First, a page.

Texts and Textiles: Childhood Memories and What They Mean

I wrapped books and bedspreads around me to feel warmer, safer, and reassured.

Posted Jan 02, 2018

There were a lot of things I wished we had in our  house when I was growing up-- a color TV., an air conditioner, a bathtub that wouldn’t leak into the kitchen ceiling--but there were two things we always had in abundance: bedspreads and books.

My father supplied the bedspreads. It was his business, along with his brothers, to make fancy bedspreads and curtains. Usually the orders were for bulk shipments: fifty to this hotel, ten to that uptown store. My father and his brothers worked in a 26th Street loft (this was before “loft” meant “condominium apartment” in Manhattan), a dark and unfinished space filled with huge rolls of expensive fabrics, polyester fiberfill,  sewing machines, and dust. I suppose it wasn’t actually dust but rather more like fluff or lint on a world-class scale--billions of infinitely small bits of cloth, millions of threads broken down to their very particles of color.

All I know is that it was a relief to get outside The Place (as it was known to us) and back to the comparatively clean air of Eighth Avenue.

I’d go there sometimes when he’d work on a Saturday and content myself with sewing together scraps of silk and velvet to make doll dresses or little pillows for the cat. He made me an extremely purple bedspread for my sixteenth birthday and I was in heaven; I’d been asking him for this particular item for quite a while. I had painted my room fuchsia; I had dozens of peacock feathers in green-glass jars; my bookcase was black; had posters tacked to the wall.

The purple bedspread seemed to me to be the ideal finishing touch. It wasn’t exactly a room conceived by Martha Stewart. It was more like a room conceived by Janis Joplin, if Janis had received decorating advice from Mae West and Liberace. I loved it.

My mother supplied the books. Hardbacks, paperbacks, library books, and bound collections filled shelves in the basement and were scattered everywhere. My bookcase was crammed with volumes from school and from thrift shops. A little store called The Paperback Shack was my mother’s regular hangout. Where other Long Island mothers would go to Bonwit Teller or Best and Co., my mother would go to this bookstore in a neighboring town and browse for an hour. She would read the NY Times Book Review section the way some of my uncles read racing forms. She was looking for winners, for long shots that might prove perfect.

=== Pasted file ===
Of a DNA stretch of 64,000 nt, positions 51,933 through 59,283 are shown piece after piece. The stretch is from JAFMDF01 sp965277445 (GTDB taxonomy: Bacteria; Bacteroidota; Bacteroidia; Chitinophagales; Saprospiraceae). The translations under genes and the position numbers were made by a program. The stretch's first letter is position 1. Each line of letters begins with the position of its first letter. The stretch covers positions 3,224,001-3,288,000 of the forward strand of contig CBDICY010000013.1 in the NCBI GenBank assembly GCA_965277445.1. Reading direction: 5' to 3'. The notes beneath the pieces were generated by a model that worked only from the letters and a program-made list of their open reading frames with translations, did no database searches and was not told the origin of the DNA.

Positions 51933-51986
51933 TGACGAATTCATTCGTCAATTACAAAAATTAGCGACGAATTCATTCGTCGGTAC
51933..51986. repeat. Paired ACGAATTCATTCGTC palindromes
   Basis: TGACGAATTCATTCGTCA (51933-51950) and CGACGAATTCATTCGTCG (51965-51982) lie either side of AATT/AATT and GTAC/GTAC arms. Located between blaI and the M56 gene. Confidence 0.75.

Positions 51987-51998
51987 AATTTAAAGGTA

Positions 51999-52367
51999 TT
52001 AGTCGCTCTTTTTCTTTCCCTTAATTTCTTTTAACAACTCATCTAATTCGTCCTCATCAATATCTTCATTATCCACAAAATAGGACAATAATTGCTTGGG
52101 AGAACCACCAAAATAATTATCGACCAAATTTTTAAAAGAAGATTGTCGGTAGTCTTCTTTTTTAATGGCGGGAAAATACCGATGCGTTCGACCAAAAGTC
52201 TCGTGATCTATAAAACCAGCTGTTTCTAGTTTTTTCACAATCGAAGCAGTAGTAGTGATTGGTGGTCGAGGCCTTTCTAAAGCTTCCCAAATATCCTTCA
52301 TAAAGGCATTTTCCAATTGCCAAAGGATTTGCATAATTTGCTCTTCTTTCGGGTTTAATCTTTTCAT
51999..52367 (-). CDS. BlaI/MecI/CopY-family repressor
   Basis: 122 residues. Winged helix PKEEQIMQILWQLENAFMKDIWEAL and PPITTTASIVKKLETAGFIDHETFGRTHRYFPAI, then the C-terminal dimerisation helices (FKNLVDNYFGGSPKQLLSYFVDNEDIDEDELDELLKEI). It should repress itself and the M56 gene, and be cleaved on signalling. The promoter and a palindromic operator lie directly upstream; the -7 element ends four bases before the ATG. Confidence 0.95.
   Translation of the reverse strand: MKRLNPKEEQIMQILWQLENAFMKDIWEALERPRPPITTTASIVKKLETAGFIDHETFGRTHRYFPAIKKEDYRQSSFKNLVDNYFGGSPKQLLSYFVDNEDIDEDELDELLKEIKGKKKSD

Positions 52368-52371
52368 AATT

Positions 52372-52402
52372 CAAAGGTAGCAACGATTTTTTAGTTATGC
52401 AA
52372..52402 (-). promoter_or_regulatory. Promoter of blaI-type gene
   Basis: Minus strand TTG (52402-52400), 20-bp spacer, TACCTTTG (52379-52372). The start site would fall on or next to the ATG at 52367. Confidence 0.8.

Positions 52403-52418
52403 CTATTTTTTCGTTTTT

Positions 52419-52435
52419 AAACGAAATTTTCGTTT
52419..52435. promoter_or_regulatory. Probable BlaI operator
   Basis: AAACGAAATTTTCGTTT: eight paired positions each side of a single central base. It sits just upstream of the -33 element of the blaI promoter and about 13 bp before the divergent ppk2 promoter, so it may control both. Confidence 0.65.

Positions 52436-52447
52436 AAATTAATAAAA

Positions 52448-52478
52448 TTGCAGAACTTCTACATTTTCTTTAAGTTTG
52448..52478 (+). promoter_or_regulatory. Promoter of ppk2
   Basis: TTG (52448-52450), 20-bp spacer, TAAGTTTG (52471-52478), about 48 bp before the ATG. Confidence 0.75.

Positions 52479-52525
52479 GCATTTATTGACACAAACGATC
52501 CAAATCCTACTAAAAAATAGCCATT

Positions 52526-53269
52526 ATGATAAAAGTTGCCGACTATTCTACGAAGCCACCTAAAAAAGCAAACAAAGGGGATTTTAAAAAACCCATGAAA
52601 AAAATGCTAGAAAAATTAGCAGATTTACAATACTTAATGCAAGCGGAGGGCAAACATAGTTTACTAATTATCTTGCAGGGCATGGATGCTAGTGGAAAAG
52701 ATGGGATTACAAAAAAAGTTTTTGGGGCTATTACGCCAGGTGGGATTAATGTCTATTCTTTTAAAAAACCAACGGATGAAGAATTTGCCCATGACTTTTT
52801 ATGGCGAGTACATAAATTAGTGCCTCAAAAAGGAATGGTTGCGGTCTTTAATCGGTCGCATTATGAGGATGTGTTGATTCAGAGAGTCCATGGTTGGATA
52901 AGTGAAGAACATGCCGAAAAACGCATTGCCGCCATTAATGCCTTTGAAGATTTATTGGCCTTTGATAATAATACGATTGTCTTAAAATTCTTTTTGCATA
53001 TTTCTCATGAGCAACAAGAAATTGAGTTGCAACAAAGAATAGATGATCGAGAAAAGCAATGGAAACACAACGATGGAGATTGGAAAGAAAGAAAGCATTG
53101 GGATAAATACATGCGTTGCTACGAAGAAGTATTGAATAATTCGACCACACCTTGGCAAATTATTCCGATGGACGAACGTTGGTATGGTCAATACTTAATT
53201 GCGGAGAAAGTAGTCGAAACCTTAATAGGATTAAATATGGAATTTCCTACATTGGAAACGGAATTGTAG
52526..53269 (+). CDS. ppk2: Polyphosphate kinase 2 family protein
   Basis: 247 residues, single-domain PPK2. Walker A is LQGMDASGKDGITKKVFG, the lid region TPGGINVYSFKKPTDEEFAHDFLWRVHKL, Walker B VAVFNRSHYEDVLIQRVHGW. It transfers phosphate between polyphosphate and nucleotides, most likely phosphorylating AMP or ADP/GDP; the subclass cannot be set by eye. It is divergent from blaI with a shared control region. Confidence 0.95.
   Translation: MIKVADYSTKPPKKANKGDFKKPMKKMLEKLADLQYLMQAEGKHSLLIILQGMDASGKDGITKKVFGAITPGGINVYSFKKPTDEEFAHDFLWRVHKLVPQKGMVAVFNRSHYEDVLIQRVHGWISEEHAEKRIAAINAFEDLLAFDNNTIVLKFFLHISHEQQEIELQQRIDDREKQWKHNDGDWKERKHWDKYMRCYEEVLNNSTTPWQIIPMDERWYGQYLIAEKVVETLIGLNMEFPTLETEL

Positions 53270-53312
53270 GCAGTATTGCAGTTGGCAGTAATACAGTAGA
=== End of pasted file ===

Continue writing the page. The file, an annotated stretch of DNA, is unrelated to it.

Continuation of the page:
My mother would special-order books from England long before most people even considered buying from abroad. She had complete collections by those authors she most admired--bound editions on good paper. Owning these items was important to my mother--who had maybe six dresses hanging in her closet, and three pairs of shoes--when not much else in terms of ownership mattered.

My mother, like my father, had left school after the eighth grade, to go to work. Her native language was the patois of Quebec; she taught herself English by reading and going to the movies. And the English she taught herself was the English of D.H. Lawrence, John Milton, Ernest Hemingway, and F. Scott Fitzgerald.

Mine was the only mother on the block to have three copies of PARADISE LOST, so that she could lend them out if anyone wanted to borrow them (this rarely happened). Mine was the only Mom on Long Island to tape onto the fridge quotations from Walt Whitman (“Sail forth...Steer for deep waters only...We shall risk the ship, ourselves, and all”) as well as some from Ezra Pound (“Take thought: I have weathered the storm. I have beaten my exile”).

Other Moms had sayings like “Bless This Mess!” gracing their kitchens, and mine had “They also serve who only stand and wait” from Milton’s sonnet “On His Blindness.” God forgive me, but I used to be embarrassed by my mother’s literary leanings. I wanted a regular Long Island Mom, with bouffant hair and tight jeans and white go-go boots. My mother fashioned herself after FILM NOIR actresses, wore only dresses (never slacks), black stockings, high heels, and Ray-Bans. She would  fit perfectly into any Starbucks today, but she missed her time. I like to think she would have ordered my books.

Texts and textiles, those are woven together in my memories of childhood.  I wrapped both around me and felt warmer, and safer, and reassured.